The Supreme Court of the United States has ruled that non- citizens in the U.S who migrated into the country unlawfully are desisted to apply for green card.
They cannot apply for the cards even though they are enjoying the Temporary Protected Status (TPS).
The TPS gives the immigrants the status to stay in the U.S for a temporary basis but not to acquire the citizenship status.
This ruling is been affected by many immigrants who came to the U.S to find refuge due to war and unhealthy conditions in their country and would like to apply for citizenship and acquire the green card.
The case, Sanchez v. Mayorkas, No. 20-315, could affect tens of thousands of immigrants. It was brought by Jose Sanchez and Sonia Gonzalez, natives of El Salvador who entered the United States unlawfully in the late 1990s.
In 2001, after earthquakes devastated El Salvador, the United States made that country’s nationals eligible for the “temporary protected status” program. The program shields immigrants from parts of the world undergoing armed conflicts and natural disasters from deportation and allows them to work in the United States.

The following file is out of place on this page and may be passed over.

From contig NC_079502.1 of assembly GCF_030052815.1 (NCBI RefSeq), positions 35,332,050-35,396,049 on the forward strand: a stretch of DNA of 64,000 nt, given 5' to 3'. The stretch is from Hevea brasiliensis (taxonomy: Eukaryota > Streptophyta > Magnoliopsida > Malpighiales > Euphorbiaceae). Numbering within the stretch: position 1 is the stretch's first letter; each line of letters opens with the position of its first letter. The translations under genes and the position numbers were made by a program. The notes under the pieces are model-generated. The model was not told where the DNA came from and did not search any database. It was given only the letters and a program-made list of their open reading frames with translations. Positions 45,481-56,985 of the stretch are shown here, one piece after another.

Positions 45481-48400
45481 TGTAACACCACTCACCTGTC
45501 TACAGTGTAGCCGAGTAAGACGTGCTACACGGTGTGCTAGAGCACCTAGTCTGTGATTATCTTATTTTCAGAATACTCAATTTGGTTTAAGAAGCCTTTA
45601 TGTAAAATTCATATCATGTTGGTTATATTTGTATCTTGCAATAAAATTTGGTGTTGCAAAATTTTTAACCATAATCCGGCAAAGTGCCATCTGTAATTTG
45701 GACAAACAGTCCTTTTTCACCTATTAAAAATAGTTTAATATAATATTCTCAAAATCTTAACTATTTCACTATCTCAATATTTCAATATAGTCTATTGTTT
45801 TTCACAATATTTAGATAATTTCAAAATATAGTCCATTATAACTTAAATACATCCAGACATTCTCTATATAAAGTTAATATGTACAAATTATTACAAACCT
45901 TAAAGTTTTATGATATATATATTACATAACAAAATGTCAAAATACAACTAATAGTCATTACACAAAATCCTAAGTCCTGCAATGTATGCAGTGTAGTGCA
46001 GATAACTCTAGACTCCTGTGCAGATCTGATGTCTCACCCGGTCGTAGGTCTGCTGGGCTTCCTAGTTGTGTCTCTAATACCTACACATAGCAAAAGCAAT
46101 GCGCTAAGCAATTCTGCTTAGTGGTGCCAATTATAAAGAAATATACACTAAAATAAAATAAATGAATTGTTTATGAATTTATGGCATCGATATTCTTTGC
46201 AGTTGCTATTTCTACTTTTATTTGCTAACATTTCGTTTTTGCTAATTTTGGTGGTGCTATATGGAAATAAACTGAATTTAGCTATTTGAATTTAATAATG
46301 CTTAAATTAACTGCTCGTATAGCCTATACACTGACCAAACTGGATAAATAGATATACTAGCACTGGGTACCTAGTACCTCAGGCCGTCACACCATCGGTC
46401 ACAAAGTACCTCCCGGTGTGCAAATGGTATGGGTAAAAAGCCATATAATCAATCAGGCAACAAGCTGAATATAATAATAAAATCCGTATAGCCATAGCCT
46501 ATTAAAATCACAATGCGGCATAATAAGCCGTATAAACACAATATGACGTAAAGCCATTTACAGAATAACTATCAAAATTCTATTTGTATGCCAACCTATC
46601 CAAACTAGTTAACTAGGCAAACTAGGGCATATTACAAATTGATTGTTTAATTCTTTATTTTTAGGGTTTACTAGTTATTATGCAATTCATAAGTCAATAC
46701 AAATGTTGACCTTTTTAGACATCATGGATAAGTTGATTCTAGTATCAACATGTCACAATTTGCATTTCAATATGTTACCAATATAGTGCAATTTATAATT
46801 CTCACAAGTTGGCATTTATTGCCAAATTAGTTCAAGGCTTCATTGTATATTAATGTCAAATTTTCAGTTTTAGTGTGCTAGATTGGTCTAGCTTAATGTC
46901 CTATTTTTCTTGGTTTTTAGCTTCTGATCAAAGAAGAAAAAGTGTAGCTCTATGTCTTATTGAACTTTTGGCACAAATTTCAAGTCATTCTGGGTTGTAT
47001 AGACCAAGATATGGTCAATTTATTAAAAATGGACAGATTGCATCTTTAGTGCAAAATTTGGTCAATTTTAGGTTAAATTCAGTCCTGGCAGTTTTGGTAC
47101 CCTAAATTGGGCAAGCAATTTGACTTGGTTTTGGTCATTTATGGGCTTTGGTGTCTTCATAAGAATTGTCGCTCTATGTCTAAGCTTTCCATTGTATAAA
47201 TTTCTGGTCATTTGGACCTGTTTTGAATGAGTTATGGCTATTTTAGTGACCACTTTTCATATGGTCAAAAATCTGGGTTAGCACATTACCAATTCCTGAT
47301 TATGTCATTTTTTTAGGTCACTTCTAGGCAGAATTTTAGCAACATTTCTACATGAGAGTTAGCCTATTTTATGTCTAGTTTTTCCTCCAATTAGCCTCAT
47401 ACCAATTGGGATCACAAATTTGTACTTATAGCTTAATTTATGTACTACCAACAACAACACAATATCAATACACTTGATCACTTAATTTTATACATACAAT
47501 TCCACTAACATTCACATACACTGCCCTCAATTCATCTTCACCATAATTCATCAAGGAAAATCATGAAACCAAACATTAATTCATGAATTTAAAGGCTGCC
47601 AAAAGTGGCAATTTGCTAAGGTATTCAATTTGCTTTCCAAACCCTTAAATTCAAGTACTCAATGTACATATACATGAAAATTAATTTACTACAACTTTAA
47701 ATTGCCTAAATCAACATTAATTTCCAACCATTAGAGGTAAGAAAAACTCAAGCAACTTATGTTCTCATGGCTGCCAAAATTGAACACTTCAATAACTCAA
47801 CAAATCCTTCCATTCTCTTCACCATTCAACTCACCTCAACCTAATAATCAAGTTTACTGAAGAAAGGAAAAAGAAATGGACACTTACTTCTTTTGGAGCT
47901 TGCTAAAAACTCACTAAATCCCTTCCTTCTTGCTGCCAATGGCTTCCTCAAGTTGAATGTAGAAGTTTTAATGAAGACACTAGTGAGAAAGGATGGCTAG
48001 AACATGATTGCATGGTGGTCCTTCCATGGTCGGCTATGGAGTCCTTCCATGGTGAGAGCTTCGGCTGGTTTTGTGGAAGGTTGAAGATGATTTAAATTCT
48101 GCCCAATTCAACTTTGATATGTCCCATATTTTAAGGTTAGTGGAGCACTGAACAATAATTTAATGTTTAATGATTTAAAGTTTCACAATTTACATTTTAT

Mr. Sanchez and Ms. Gonzalez, a married couple, were granted protection under the program. In 2014, they applied for lawful permanent residency, commonly known as a green card. After their application was denied, they sued.
The United States Court of Appeals for the Third Circuit, in Philadelphia, ruled against them, saying “inspected and admitted” into the United States.
Temporary protected status, Judge Thomas M. Hardiman wrote for the unanimous three-judge panel, “does not constitute an admission.”
“As its name suggests,” he wrote, “this protection is meant to be temporary.”
Justice Elena Kagan, writing for the Supreme Court on Monday, agreed, saying that two parts of the immigration laws operate on separate tracks. One part allows some people who have entered the country lawfully to apply for green cards.
Source: Afia Aning-Badu